As Karl Marx opined, economics shapes human history – past, present, and future. It influences all aspects of life, especially politics. Globalisation has reinforced it, with countries competing to form economic alliances and developmental projects like BRICS and the Belt and Road Initiative (BRI). Over the last two years, Pakistan has shifted its focus to geoeconomics, leveraging its strategic geography. Lately, most of the national news and the indigenous literature has covered the China-Pakistan Economic Corridor (CPEC) as a game changer for Pakistan’s regional cooperation and economic portfolio, which is true in terms of its scope and investment. In all this, other economic alliances failed to attain a reasonable place in the national discourse. One such example is the Economic Cooperation Organisation (ECO).

ECO was founded in 1964 by Turkey, Iran, and Pakistan as Regional Cooperation for Development (RCD) to promote regional economic cooperation. It was renamed to ECO in 1985. It has advocated for effective multilateralism at the regional level and held out the prospect of regional economic integration at a time when the world was unaware of BRI and BRICS. The plan was to use the three nations’ shared history of kinship and fraternity to create a transparent international platform.

Pakistan and ECO

ECO’s primary forte lies in its emphasis on economic matters and fostering connectivity. The organisation strives to tailor its efforts to meet the unique requirements of its member states, aiming to establish an environment conducive to trade enhancement and economic betterment. As one of the founding members, Pakistan holds a profound dedication to actualising ECO’s objectives. Pakistan hosted the 13th ECO Summit in Islamabad in March 2017. The summit, themed “Connectivity for Regional Prosperity,” resulted in the adoption of two critical ECO documents: “Islamabad Declaration” and “ECO Vision 2025”. These documents outline the organisation’s agenda until 2025 and serve as tools to assess progress.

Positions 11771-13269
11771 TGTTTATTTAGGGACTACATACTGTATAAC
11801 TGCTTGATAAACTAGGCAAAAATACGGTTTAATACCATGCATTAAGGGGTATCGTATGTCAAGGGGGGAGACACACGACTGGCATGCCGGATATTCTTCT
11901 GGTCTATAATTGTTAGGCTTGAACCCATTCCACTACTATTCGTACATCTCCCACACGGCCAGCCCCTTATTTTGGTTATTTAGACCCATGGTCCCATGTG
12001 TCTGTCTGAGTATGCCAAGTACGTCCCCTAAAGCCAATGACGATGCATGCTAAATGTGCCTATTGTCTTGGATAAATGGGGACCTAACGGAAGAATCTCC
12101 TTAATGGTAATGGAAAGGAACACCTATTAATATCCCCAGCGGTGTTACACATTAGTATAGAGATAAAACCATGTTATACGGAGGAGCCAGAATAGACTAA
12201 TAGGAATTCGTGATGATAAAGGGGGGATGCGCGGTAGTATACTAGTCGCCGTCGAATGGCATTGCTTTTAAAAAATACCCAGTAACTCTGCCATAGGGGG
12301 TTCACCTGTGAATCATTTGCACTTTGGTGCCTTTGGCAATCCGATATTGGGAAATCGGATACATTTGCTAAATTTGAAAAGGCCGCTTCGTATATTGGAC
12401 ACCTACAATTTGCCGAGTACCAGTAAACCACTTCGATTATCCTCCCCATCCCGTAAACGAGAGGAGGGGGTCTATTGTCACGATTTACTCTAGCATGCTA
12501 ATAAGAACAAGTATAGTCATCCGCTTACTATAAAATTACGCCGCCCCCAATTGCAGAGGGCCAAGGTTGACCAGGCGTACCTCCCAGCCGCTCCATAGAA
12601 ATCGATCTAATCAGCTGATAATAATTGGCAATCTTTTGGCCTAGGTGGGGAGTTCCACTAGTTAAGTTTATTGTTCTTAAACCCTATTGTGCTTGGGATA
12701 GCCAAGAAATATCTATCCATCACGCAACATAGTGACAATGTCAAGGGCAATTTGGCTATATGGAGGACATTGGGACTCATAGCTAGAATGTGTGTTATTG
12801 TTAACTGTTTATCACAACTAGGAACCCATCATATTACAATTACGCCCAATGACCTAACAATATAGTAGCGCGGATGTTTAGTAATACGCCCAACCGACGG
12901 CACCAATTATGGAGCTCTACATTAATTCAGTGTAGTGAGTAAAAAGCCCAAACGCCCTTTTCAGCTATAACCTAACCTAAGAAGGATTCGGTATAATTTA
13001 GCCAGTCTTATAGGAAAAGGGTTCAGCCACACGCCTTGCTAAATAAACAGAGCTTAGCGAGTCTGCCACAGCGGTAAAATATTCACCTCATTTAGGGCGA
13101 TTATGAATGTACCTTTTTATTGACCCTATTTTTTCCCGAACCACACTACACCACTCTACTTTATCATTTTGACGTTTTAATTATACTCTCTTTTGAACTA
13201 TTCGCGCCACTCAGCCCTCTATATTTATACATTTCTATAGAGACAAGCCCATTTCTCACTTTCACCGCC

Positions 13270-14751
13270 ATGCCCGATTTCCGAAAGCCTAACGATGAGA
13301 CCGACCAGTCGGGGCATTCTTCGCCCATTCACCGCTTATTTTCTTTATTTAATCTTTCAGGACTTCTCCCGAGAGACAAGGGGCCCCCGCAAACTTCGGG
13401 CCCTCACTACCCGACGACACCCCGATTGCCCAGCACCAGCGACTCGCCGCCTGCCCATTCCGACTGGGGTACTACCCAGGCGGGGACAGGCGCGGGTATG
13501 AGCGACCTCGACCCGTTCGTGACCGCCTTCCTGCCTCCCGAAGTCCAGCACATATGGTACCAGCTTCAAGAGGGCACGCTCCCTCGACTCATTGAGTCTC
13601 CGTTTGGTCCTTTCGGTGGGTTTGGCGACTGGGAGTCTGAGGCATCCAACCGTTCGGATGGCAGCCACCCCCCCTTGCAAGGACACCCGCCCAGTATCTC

Interim Prime Minister of Pakistan, Anwar-ul-Haq Kakar, while addressing the 16th Summit of ECO in Tashkent, emphasised Pakistan’s unwavering dedication to the ECO’s agenda for regional growth and development.

At the beginning of November 2023, Interim Prime Minister of Pakistan, Anwar-ul-Haq Kakar, while addressing the 16th Summit of ECO in Tashkent, emphasised Pakistan’s unwavering dedication to the ECO’s agenda for regional growth and development. He highlighted the crucial role of promoting regional growth, trade, investment, connectivity, and sustainable economic development among member states, aligning with the ECO Vision 2025. This could be expanded not only by promoting the corridor-based concept but also by engaging in the networking of different economic corridors into each other, like CPEC and ECO networks. Such networks are connected through the proposed initiatives like Mainline or the ML-1 railway project. Under CPEC, initiatives like the Islamabad-Tehran-Istanbul Rail and Road Corridor would bring greater regional advantages.

Table 1: Demographics of ECO region

Compiled by the Author

Table 2: Intra-regional trade and ECO, Pakistan’s trade within ECO

Compiled by the Author